Walking the nights, not walking the dead, but more like kids off the leash, I remember a friend from the old gang, who kept egging the rest of us in a whisper to, “Smash the pumpkin, quick. Knock it off the rail.” He would not do it. Neither did we, as one lady gave us generous handfuls of chocolate bars, while admonishing us, politely, to our shame, “Don't break my pumpkins.” She said it with a smile. Other things, like the Haunted House at the old classic Skelly Gas station, still present at the corner of Cascade Street and Second Avenue, also weigh well and remain worth remembering. All good fun had to end, and then the transition between childhood and graduation came, far too early to usefully party small or live large.

In those odd, pre-teen years, the dad of my best friend, Paul, took Paul and I to the beautiful brick Baptist Church (still standing, on the corner of Third Avenue and Cascade Street) on Halloween night, where we sat in the pews, ate the spreads of snacks, and watched Disney movies. We saw in a succession of years, movies shown on portable screens, illuminated by real film projectors, the classics of good story, not gore and senseless cruelty. Who remembers film projectors may also remember The Cat From Witch Mountain and Escape from Outer Space, or does that not sound familiar to fading memories?

Far from zombies and the allure of romantic vampires, one of the best Halloween stories, Disney's The Legend of Sleepy Hollow, recalls more simple context to what I really miss about youth, and what we all miss in adulthood: Things that show and tell a good story, about living in the Valley, at any age, not to lament its passing, but to build on the present so the future feels normal. In that, have a safe and fulfilling Halloween next week. Plan to have spontaneous fun, if all else fails, and share the story of your time doing it, and living here, now, both young and older.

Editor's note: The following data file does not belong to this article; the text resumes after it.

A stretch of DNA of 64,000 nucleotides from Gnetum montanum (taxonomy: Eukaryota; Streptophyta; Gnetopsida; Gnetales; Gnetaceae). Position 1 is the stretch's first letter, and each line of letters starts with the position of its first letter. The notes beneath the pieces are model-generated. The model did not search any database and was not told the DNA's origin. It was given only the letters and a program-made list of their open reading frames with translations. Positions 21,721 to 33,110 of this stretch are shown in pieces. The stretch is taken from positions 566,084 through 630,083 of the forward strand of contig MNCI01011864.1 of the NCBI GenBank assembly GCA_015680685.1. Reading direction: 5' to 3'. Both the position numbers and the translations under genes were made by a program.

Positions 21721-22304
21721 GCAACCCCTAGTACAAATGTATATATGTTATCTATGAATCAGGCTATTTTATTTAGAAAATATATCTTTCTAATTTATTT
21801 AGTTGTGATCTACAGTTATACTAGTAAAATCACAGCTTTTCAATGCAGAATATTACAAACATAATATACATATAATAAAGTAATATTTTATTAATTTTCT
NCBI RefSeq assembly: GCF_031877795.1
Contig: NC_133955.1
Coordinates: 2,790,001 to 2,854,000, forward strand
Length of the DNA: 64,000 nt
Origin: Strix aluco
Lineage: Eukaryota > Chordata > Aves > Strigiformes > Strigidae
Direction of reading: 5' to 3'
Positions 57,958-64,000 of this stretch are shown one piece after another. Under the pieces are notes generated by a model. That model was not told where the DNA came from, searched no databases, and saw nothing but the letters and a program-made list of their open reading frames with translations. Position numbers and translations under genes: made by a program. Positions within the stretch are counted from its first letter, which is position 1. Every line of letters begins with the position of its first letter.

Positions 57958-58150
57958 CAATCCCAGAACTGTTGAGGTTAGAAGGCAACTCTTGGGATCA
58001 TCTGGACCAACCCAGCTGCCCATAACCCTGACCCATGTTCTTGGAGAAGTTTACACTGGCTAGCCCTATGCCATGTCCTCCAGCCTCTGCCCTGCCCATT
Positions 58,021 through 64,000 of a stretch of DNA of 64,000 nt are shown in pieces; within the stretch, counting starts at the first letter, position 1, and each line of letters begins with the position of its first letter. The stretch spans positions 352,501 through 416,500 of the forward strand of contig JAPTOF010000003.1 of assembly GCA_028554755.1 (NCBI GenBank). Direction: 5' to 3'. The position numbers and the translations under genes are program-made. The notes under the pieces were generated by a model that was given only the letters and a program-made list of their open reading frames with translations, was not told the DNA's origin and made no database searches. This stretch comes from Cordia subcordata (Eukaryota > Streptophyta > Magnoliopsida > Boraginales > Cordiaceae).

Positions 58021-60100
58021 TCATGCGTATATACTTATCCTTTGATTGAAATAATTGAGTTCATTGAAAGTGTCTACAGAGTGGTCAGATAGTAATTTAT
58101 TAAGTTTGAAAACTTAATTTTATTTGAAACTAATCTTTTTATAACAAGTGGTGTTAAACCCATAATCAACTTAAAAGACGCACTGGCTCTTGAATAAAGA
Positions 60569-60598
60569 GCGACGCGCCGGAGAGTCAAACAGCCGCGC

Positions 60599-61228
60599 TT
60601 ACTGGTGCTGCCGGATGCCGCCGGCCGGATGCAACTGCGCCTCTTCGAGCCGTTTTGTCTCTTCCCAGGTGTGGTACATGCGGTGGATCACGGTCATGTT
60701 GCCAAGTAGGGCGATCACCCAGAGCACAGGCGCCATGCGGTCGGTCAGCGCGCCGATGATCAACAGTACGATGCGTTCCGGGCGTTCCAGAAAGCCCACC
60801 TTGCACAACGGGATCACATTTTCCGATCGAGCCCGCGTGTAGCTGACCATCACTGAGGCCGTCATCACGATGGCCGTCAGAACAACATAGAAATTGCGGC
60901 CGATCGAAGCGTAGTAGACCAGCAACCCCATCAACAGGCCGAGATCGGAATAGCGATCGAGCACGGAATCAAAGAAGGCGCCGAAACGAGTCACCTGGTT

Monday, November 09, 2015

Sub Terra Vita Chronicle #20—Falling in the Image of the Words

Sub Terra Vita
By Tim Krenz
October 12, 2015

Chronicle #20—Falling in the Image of the Words

It fits for a fall in our Valley, to glory and applaud its richness and depth. And how deep and how wealthy our spirits run and prosper by the simple things and natural phenomena of life here, like life elsewhere, where a land living, as a season of dormancy approaches, mixes in the patterns and roots of a tradition and a culture. Here, in our Valley, in our small gullies of private colors or in our centers of gathering, the times change but the time of our age and wonderment stays fundamentally familiar to the place and people who live here.

The colors of nature turn, and the soft-less autumn winds blow the dryer luft of leaf and grass, dust and hay, in a whisp of whispering fall. Above the trees and across the fields, the skies set ground-ward the slight silhouette shadows emanating from cackling sounds of living, seasonal migrations. Forests and waters changed by the of colors of cooler temperature, reflect the artistry of god's tempera done of land and skies. Soon, the waves will churn with cold, until the waves of water freeze into the lines of ice.